I agree with the opinion that "performance levels of the TL072/82 and the 5534 to be sub standards when compared to the current generation of high performance OP AMPs. My top three devices for serious analog audio work are LME49990, OPA1611 and OPA211. LME49990 is the only one capable of true 24-bit analog performance when powered with +/- 15 V supply (S(N = 159 dB,THD = 146 dB). As the THD of LT1028 is 96 dB, it is "only" good for 16-bit systems. NE5534A is even less linear, THD = 93 dB.
I will never buy another book authored by Douglas Self. I have one of his books on audio circuits - they are simply reprints of his articles from a magazine and they contain no design details at all. Poor material for engineers.
I have found the performance levels of the TL072/82 and the 5534 to be sub standards when compared to the current generation of high performance OP AMPs like the AD797 and AD8597/AD8599. In addition, the uA739 was superior in performance to 741 and other early opamps designs, excluding the 5534.
The AD797 is a very low noise, low distortion operational amplifier ideal for use as a preamplifier. The low noise of 0.9 nV(root)Hz and low total harmonic distortion of -120 dB at audio bandwidths give the AD797 the wide dynamic range necessary for preamps in microphones and mixing consoles.
Furthermore, the AD797's excellent slew rate of 20 V/µs and 110 MHz gain bandwidth make it highly suitable for low frequency ultrasound applications.
The AD8597/AD8599 are very low noise, low distortion operational amplifiers ideal for use as preamplifiers. The low noise of 1.1 nV/vHz and low harmonic distortion of -120 dB (or better) at audio bandwidths give the AD8597/AD8599 the wide dynamic range necessary for preamplifiers in audio, medical, and instru-mentation applications. The excellent slew rate of 14 V/µs and 10 MHz gain bandwidth make them highly suitable for medical applications. The low distortion and fast settling time make them ideal for buffering of high resolution data converters.
I first saw this technique ("forced Class A") used in Walt Jung's "POOGE" modifications for the Philips DAC960 DAC unit in the early 90s. It has since become de rigueur in the DIY/audiophile community to "bias op amps into Class A", where it seems any op amp in a circuit is an excuse for an accompanying pull-up/down resistor or CCS - even op amps driving high-input-impedance buffers:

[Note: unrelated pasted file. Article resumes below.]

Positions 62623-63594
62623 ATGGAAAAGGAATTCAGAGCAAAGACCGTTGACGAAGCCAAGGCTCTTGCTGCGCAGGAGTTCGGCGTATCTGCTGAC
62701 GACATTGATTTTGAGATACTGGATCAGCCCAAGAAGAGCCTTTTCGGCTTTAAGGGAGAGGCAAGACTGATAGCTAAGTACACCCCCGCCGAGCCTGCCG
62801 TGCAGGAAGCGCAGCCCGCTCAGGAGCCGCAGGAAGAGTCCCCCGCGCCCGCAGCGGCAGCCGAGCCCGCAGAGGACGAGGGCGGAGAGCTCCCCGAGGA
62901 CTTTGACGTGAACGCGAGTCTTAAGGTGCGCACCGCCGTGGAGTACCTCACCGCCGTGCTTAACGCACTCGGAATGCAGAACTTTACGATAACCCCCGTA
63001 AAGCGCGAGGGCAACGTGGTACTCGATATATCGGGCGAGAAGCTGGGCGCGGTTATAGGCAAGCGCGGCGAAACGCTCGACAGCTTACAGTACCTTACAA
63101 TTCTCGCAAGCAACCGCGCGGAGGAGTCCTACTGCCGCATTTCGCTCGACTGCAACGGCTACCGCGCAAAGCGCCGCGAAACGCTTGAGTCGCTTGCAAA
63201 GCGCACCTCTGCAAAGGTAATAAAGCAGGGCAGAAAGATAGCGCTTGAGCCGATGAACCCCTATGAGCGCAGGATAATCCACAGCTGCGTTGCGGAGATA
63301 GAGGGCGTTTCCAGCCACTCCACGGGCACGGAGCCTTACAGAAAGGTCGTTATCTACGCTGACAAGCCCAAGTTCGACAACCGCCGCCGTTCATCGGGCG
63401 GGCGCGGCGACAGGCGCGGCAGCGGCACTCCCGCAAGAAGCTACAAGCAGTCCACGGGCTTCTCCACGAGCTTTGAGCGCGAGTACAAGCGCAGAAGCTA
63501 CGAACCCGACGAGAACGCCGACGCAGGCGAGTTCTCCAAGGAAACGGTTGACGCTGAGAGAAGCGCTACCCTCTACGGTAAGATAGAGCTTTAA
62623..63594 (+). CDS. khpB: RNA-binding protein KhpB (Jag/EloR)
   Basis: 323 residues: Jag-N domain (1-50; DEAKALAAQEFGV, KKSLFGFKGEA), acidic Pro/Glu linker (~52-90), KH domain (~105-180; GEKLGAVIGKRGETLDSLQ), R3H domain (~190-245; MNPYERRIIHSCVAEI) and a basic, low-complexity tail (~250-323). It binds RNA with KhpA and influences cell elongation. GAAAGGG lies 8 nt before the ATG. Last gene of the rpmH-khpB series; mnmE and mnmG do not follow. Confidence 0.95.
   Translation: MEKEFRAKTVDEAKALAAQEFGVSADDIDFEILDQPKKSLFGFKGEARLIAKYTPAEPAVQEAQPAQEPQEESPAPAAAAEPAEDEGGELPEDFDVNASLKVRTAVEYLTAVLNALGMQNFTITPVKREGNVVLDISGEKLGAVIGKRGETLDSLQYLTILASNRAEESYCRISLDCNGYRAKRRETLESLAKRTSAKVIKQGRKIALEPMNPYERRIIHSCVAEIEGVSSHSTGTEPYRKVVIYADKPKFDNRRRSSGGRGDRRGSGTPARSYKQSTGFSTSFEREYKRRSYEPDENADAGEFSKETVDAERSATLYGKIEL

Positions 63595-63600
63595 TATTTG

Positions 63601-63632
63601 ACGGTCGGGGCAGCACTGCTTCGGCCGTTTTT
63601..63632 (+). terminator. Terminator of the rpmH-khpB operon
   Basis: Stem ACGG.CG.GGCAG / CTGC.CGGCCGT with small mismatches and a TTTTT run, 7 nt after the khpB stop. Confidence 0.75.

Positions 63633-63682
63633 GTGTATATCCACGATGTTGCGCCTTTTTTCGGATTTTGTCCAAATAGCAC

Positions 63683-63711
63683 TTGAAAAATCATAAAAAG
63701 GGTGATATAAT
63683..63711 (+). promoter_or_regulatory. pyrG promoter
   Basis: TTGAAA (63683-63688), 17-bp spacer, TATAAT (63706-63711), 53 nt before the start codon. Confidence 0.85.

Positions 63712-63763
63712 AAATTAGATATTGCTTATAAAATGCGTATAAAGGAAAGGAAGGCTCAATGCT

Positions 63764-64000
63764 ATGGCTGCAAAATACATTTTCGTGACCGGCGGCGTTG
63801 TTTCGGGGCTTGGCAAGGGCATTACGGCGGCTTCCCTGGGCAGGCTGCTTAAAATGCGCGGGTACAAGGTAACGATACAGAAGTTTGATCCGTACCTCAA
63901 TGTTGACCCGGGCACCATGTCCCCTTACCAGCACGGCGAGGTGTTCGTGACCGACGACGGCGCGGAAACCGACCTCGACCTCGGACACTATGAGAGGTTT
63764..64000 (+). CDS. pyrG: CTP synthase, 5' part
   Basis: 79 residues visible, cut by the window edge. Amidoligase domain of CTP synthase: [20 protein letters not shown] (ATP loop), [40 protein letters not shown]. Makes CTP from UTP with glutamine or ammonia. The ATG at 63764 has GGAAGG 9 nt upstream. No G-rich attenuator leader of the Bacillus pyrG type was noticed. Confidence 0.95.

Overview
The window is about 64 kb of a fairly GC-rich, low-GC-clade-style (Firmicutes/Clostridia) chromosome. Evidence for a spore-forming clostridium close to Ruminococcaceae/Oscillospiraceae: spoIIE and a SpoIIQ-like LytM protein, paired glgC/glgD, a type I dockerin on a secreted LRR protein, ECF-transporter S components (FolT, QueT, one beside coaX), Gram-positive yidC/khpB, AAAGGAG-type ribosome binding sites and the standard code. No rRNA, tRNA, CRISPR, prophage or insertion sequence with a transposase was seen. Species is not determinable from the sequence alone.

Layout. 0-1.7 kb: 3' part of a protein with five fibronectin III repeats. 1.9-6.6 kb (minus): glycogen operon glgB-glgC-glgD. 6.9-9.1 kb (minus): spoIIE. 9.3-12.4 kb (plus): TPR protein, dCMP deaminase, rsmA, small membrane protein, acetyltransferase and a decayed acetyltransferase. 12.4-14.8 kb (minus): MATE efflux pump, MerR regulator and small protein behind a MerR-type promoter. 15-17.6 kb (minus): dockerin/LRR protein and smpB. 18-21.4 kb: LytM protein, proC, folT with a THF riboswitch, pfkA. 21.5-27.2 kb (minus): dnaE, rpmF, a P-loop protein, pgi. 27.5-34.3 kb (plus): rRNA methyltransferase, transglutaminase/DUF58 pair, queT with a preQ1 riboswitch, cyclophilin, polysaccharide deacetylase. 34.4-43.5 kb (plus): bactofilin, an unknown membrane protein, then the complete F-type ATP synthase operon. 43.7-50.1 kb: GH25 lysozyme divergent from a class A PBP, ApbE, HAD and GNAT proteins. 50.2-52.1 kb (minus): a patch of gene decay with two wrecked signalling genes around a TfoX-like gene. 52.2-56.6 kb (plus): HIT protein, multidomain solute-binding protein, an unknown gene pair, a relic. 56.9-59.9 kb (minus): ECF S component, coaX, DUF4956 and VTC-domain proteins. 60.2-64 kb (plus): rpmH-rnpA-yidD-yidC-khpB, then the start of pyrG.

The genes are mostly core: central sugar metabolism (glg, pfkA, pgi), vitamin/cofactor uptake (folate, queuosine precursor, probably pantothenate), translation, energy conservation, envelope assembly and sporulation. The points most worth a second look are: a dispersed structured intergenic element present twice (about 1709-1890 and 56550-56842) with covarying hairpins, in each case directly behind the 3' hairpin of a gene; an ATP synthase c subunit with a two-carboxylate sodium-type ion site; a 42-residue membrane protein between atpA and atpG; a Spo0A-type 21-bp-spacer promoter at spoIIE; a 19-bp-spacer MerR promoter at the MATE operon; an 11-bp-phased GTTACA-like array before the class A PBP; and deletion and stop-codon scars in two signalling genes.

I have a tube of "GL358s" which are actually not unity-gain stable! A very good technician kept reporting that a very-low-frequency twin-t notch filter (with feedback to greatly increase the Q) was oscillating, and I assured him that he must have wired something up wrong! Nope!
The plain 358 (or as a quad, the 324) almost always has severe crossover distortion, except at very low output currents, and some companies actually treated that strategy of forced class A as a trade secret!
For years I never saw a voltage noise spec, but recently noticed that it is now listed as 40nV/rtHz.
Bcarso, right you are. The TL082 noise spec is 16 nV/SQR(Hz), and my resistor combinations at the + and - input terminals created 5.59 nV/SQR(Hz). But in my first attempt, where I used higher value resistors, the resistor noise was clearly audible when the circuit was idle. I lowered the value in two stages, and noticed the deminishing returns of lowering resistor values.
If I'd used very low noise opamps, with noise spec around 3 nV/SQR(Hz), it may not have been as easy to lower the resistors enough to make a negligible contribution. Because of interfacing issues with other components.
Just thought I'd mention those two items, load capacitance and theral noise, because I didn't think the article mentioned them explicitly.
Gasp. Reminds me of the pre-amp I made using a pair of 741's for my new Technics turntable to go into my ancient receiver that didn't have the phono inputs, only line inputs. Ok, this was 1981 vintage, freshman EE cobbling, but it worked just fine. I saw it in the basement piles of old "junque" a few weeks ago.
Really nice article with great details and information! Makes me want to read the book (BSEE - digital guy, but I like analog audiophile applications). Thanks!!! I always look forward to Doug Self's stuff..
I recall using LM1458's and LM358's extensively in telecom circuits (tone generators, filters, voice coupling, etc.). Not Hi-Fi, but low enough noise and distortion to meet telecom requirements of the time. We encountered significant performance variations between different manufacturer's devices of the same part number, as well as some date code dependencies. One trick that still sticks in my mind was having to add a "forced class A" modification (output pulldown or pullup resistor) in small signal stages to tame output crossover distortion from certain makers.
What are the engineering and design challenges in creating successful IoT devices? These devices are usually small, resource-constrained electronics designed to sense, collect, send, and/or interpret data. Some of the devices need to be smart enough to act upon data in real time, 24/7. Are the design challenges the same as with embedded systems, but with a little developer- and IT-skills added in? What do engineers need to know? Rick Merritt talks with two experts about the tools and best options for designing IoT devices in 2016. Specifically the guests will discuss sensors, security, and lessons from IoT deployments.